A photo diary in Southern Australia tracks a lazy summer, and the the coming-of-age of local teens
There is a universal sense of yearning for youth. And while we easily become preoccupied with the far-gone joys of unblemished skin and monstrous metabolisms and a small scope of responsibilities, some of the best parts of being young aren’t unattainable to those who have grown out of it. The simple pleasures of living aren’t owned by the underage, they are simply more often adopted by them: digging your toes in the sand, sitting in silence with a friend, mimicking the behavior of a valiant stranger, engaging in play not for distraction or sport, but just for the sake of it.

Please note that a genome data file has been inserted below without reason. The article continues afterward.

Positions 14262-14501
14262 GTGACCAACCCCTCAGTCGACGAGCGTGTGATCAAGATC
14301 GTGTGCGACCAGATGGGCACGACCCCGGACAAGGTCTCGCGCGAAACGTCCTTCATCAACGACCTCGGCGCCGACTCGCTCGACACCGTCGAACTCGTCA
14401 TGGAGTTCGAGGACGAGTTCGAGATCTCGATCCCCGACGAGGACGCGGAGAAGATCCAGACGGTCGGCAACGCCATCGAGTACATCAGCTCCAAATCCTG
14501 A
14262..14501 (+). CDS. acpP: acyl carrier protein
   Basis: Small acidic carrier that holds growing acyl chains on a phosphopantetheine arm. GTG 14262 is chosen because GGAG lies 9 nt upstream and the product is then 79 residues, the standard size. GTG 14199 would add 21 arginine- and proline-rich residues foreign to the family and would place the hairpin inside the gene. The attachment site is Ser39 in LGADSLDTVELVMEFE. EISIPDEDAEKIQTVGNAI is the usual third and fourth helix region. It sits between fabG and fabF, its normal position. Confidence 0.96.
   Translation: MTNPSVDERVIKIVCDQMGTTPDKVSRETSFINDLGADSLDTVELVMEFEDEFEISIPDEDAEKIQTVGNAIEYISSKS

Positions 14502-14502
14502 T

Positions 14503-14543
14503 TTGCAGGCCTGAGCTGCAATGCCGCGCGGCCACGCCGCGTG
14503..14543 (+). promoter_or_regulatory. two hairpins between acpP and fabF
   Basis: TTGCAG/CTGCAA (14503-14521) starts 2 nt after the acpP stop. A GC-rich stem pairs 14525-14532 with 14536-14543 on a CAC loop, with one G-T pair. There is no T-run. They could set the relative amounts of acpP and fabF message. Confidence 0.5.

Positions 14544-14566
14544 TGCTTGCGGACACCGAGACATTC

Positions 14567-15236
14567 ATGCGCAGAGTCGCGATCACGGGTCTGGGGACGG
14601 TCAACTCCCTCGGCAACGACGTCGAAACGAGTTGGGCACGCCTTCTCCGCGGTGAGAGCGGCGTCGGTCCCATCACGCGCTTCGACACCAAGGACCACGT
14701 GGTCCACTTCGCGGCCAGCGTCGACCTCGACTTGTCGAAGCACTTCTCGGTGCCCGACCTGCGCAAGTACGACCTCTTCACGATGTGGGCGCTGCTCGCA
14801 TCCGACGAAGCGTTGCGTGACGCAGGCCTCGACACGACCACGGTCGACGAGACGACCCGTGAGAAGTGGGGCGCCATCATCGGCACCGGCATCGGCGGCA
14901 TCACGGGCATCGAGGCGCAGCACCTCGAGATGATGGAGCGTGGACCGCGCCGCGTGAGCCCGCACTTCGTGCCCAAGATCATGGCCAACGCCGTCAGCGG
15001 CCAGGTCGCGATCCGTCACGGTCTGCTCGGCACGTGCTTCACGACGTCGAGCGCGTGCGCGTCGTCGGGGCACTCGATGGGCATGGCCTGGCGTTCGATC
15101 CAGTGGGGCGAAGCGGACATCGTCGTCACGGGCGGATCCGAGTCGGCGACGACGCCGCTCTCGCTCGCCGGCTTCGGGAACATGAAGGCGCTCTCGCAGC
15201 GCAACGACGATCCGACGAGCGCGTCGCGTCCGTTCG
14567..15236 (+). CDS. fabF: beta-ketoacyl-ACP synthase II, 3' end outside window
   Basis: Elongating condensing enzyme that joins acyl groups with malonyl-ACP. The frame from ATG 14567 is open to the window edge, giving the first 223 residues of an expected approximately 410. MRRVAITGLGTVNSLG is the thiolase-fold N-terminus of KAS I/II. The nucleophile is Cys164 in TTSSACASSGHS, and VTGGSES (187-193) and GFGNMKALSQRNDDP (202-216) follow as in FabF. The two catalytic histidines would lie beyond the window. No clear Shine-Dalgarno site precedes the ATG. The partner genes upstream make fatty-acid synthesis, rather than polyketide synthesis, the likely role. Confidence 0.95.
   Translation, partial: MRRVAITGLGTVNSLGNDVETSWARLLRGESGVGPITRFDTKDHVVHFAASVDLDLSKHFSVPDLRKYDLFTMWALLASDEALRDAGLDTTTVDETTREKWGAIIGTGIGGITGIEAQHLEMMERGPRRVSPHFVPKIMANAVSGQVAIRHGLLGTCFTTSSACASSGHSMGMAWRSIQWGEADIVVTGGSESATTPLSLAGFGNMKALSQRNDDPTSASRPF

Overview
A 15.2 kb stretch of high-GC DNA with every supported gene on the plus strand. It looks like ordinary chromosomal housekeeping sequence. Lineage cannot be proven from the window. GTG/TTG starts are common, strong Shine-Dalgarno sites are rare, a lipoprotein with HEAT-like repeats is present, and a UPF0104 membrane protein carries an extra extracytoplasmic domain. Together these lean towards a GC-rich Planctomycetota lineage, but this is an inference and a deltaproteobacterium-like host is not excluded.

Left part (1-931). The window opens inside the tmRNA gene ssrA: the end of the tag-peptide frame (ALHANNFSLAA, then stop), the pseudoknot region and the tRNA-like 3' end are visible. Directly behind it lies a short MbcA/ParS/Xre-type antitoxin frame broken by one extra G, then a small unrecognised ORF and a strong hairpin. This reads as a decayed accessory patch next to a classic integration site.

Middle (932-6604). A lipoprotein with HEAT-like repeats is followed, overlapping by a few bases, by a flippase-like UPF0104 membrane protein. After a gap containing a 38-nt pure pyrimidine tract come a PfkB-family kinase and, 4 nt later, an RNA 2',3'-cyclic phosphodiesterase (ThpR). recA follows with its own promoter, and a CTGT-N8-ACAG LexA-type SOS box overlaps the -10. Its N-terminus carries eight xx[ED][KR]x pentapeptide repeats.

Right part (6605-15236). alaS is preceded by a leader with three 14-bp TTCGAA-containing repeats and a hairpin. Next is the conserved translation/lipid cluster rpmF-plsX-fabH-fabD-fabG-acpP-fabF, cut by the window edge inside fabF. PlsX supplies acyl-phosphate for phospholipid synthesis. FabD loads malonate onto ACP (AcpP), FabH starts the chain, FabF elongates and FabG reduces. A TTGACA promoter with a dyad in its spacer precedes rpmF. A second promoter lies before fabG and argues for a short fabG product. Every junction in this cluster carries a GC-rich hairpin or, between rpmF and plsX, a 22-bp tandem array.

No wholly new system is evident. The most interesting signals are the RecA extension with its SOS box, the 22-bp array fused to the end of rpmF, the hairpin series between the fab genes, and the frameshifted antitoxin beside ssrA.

For photographer Axel Swan, the intrigue around those coming of age lies in their genuine fascination with life. In Southern Australia, he found just that. Among a sea of small towns is a city, Adelaide, where “the teenage population seems to spend hours every day floating, carefree, through time.” Summer seemed to best promote this spirit; without school, days are lazy, and time is consumed freely and easily.
“What really struck me was the absence of the typical self-consciousness that I remember, of myself and of my peers in our teenage years,” Swan says. “I’m sure, of course, it still exists, but I wonder if the daily expectation to perform and to almost self-promote on social platforms has cultivated a generation who feel instantly at ease with a lens—with the idea of their image being shared or viewed publicly.”
For Document, the photographer offers a diary of the serene simplicity of youthful pleasure he found in Adelaide.